Wednesday, August 15, 2018

Ian Cooper on Aggregates

I'm pretty impressed by the way that Ian Cooper describes "aggregates", and decided to capture his description in the hopes that I can keep it at the forefront of my own thinking

Aggregates in DDD are a way of doing a coarse-grained lock.

Some assertions:
An entity is a row in a relational table i.e. has an unique id
A value type is one or more columns in a row in one or more relational tables.

In order to update an entity I lock its row to ensure ACID properties.
This can scale badly if I need to lock a lot of entitles as we get page and table lock escalation.

If the problem is parent-child e.g. an order and order lines, I could lock the parent row, and not the children to avoid table lock escalation. To make this work, my code has to enforce the rule that no child rows can be accessed, without first taking a lock on the parent entity row.
So my repository needs to enforce a strategy similar to 'lock parent for update' if we succeed, then allow modification of parent and children.
At scale, you may want to turn off table lock escalation on the children at this point. (DANGER WILL ROBINSON, DANGER, DANGER). Because you don't want lock escalation when you lock the object graph.

Aggregates pre-date event sourcing and NoSQL, so its easiest to understand the problem in relational DBs that they were intended to solve.
This is the reason why you don't allow pointers to children, all access has to go through the parent, which must be locked
Usually I don't store anything apart from the ID on the other entity for the root, because I want you to load via the repo, which does the lock for update, give you an object if required
You can also use a pessimistic lock, if you want to report the cause of collisions to a user

Rice and Foemmel, in Patterns of Enterprise Application Architecture, write
Eric Evans and David Siegel define an aggregate as a cluster of associated objects that we treat as a unit for data changes. Each aggregate has a root that provide the only access point to members of the set and a boundary that defines what's included in the set. The aggregate's characteristics call for a Coarse-Grained Lock, since working with any of its members requires locking all of them. Locking an aggregate yields an alternative to a shared lock that I call a root lock. By definition locking the root locks all members of the aggregate. The root lock gives a single point of contention.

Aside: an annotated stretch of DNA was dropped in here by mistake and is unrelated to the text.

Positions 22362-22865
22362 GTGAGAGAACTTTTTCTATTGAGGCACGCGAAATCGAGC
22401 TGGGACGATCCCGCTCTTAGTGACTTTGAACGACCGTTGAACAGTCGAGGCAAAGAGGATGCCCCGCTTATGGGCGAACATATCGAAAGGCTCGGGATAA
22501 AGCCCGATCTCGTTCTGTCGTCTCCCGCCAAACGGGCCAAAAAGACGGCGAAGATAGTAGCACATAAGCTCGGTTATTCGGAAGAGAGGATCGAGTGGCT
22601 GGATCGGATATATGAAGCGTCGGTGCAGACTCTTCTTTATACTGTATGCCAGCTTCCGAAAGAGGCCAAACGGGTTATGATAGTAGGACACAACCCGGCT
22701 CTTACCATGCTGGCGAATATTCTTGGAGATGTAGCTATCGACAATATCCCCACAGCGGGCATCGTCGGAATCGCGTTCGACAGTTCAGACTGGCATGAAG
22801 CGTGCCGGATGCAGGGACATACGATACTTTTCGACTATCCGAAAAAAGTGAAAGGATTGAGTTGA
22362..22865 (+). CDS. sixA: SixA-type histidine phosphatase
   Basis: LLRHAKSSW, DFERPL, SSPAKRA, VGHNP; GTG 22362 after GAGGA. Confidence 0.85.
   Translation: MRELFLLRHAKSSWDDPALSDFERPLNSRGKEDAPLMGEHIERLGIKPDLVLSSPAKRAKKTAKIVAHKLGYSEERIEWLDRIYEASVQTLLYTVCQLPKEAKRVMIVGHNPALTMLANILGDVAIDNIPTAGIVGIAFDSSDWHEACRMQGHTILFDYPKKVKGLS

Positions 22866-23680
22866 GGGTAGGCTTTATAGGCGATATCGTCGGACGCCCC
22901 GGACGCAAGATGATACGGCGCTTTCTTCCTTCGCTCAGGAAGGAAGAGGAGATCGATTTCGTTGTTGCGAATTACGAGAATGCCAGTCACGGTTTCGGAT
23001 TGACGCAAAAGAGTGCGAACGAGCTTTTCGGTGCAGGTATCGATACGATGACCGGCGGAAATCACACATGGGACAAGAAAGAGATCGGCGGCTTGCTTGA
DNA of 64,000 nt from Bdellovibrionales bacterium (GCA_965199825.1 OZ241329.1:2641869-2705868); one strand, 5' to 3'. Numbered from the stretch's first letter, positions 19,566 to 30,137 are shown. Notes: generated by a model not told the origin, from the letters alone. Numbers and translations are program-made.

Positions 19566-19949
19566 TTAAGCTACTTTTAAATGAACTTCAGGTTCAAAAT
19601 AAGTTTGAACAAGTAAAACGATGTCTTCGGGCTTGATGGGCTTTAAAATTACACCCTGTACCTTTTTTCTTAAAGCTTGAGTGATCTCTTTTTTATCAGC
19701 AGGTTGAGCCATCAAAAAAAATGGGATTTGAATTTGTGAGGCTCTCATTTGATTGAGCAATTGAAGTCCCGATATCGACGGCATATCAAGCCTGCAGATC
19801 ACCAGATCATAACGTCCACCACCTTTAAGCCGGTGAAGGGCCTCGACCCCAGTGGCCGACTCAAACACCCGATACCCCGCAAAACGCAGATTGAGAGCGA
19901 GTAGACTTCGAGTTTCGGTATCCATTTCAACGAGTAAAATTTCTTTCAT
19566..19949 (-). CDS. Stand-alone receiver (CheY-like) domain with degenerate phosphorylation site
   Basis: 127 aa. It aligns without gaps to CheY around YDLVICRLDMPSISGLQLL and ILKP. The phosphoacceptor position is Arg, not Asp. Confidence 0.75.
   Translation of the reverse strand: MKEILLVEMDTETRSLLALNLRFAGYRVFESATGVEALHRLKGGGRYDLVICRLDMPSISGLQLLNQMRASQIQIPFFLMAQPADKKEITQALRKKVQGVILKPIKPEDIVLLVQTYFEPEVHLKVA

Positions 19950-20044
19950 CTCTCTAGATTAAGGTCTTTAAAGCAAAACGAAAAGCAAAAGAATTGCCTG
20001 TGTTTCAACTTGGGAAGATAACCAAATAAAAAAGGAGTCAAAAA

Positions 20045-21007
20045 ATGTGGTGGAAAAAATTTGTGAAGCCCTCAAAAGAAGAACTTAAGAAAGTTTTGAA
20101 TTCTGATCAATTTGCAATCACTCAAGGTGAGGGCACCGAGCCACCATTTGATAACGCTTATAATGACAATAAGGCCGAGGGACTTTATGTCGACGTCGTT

To my mind, there are really two distinct ideas in the Evans formulation of the aggregate
  1. we have a lock around a set of data that describes one or more entities
  2. the expression of that lock is implicit in one of the domain entities (the "aggregate root") within that set
To be completely honest, I'm still not entirely convinced that mapping rows to "entities" is the right idea -- rows on disk look to me more like values (state) than entities (behavior).

Finally - I still feel that there isn't enough literature describing change: what are the degrees of freedom supported by this family of designs, do they make common changes easy? do they make rarer changes possible?

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